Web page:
The assistant director of the Department of Geology on Thursday told the three-member Commission of Inquiry that there were no documents surrendered to them for licensing of the Alhamdulillah Petroleum Mineral (APAM).
Alieu Jawo said they were only told that APAM was an extension of KGI as the parent company. He said the process of application was that the applicant should specify areas of interest.
President Barrow led the swearing-in of the three-man Commission with three-month mandate to probe into the financial transactions of bodies and institutions in connection to their dealings with Gambia's former President Yahya Jammeh.
Testifying on behalf of his director, who was out of jurisdiction, Mr. Jallow told the commission that a letter was sent to them from Ngogu L. Bah, one of Jammeh's secretary general and signed by Momodou Lamin Jaiteh linking APAM to KGI and addressed to the assistant director of Geology Department. He said the letter requested that license should be issued and executive approval was already granted for not only prospective but mining as well.
A resident of Tanji, Mr. Jallow revealed that officials of the Allahamdulliah Petroleum Mineral Company Limited (APAM) approached the Geological Department in December, 2012, expressing interest in prospective mining in the mineral sector.
He said the Geological Department was under the Ministry of Petroleum and Energy under the Office of the President.
According to him, APAM applied for prospective and mining request and cognizance under Section 9 (1 ) and Section 13 (1) and (2) of the Mining and Quarry Act, before applying for mining license, applicants need to apply for prospective to give government information and data on their intention of learning.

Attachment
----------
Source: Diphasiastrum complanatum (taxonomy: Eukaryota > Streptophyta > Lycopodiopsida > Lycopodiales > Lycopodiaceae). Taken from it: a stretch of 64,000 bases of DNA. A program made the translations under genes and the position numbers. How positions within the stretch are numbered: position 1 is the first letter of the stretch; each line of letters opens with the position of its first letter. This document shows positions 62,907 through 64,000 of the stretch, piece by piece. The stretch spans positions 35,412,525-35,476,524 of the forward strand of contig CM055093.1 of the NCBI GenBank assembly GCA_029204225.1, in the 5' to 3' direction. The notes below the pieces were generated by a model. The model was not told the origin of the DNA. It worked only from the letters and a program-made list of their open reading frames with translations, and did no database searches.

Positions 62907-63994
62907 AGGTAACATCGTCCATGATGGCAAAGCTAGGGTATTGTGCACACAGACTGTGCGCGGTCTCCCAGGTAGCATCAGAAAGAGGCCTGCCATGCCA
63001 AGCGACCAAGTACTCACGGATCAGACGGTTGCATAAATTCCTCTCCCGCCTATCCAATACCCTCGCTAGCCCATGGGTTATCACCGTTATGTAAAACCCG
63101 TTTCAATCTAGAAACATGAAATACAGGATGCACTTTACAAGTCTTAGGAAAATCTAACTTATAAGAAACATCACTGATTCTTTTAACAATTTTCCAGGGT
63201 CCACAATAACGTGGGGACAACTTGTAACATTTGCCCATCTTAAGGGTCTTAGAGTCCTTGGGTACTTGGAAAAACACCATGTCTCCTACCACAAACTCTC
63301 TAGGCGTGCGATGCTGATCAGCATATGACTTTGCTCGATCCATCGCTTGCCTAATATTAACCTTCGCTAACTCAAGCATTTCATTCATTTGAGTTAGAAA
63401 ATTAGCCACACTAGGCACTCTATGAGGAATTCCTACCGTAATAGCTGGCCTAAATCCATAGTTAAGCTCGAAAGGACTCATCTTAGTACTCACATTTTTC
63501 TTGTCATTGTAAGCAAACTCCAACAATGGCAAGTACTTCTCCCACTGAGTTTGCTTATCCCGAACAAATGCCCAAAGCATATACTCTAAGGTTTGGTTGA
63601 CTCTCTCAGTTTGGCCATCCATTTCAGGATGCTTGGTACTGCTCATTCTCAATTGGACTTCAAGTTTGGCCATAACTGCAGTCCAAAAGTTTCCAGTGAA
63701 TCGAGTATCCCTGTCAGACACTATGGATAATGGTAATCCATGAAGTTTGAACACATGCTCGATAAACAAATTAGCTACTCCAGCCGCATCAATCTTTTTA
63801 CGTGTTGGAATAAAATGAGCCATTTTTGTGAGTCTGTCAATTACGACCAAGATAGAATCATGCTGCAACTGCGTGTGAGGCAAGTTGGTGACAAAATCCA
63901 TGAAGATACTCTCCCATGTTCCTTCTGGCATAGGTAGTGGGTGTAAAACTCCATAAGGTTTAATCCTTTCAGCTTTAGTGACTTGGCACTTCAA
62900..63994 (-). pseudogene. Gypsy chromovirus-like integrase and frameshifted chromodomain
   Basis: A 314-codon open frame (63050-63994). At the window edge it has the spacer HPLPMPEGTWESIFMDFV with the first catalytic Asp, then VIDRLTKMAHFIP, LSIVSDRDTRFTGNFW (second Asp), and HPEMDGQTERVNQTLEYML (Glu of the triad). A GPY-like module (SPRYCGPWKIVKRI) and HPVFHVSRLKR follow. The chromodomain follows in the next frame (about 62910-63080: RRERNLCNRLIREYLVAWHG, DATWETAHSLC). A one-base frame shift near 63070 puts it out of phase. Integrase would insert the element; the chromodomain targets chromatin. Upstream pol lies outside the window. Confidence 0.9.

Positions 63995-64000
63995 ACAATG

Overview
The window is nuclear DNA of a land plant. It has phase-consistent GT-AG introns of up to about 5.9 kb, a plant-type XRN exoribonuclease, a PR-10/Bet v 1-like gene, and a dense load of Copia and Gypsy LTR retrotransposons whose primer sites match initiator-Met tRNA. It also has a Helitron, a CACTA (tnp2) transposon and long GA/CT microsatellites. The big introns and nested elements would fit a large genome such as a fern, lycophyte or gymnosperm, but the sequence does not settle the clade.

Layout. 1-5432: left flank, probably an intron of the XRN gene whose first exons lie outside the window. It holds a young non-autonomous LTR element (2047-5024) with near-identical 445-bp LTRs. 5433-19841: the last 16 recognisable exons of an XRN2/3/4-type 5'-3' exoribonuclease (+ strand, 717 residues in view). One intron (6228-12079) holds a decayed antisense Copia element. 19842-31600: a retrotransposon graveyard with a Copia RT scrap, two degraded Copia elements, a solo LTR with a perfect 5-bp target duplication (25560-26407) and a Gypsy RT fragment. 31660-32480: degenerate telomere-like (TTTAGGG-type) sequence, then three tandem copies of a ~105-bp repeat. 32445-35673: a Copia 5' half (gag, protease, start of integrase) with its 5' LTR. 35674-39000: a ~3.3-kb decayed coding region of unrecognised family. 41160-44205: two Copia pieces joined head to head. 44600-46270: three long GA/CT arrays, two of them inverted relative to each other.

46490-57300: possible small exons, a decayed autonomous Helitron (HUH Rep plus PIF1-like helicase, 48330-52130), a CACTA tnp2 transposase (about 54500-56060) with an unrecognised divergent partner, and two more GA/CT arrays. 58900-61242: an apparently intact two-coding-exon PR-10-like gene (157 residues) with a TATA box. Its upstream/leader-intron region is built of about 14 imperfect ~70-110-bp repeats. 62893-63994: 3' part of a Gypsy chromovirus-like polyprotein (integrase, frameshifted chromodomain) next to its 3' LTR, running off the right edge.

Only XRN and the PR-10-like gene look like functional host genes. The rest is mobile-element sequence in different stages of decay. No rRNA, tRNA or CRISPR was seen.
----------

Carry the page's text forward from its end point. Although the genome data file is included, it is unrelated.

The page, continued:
Mr. Jawo asserted that they received a directive from the former president's office to issue license to APAM following the termination of GAMICO - a company operating in heavy mineral sand. "The heavy mineral sand is one of the proven mineral resources this country has. It has been hatchment as early as 1925 and since then, there have been extensive investigations on its exploitation. It stands out among the key mineral endearments this country has and between 1955 and 1999, there has been some activities in the mineral sand during colonial era."
Mr. Jawo further disclosed that the British started mining through its subsidiary call Gambia Mining Limited. He said Carnagie Mining Minerals was later granted license in 2005 but it was terminated on 12th February, 2008 by the line ministry. He asserted that a letter was received from the government prior to the termination that they were dissatisfied with their operation and requested an explanation on what their exportations were.
According to him, after the termination of Caniage Mining Minerals, GAMICO came in 2008 through a letter that was not clear to them. He said that the letter even had no signatory.
He told the commission that all the GAMICO stakeholders were foreign nationals and he could remember one Toni Ghattas as one of their managers and one Manha, who was working with Gam Petroleum.
Hearing continues today.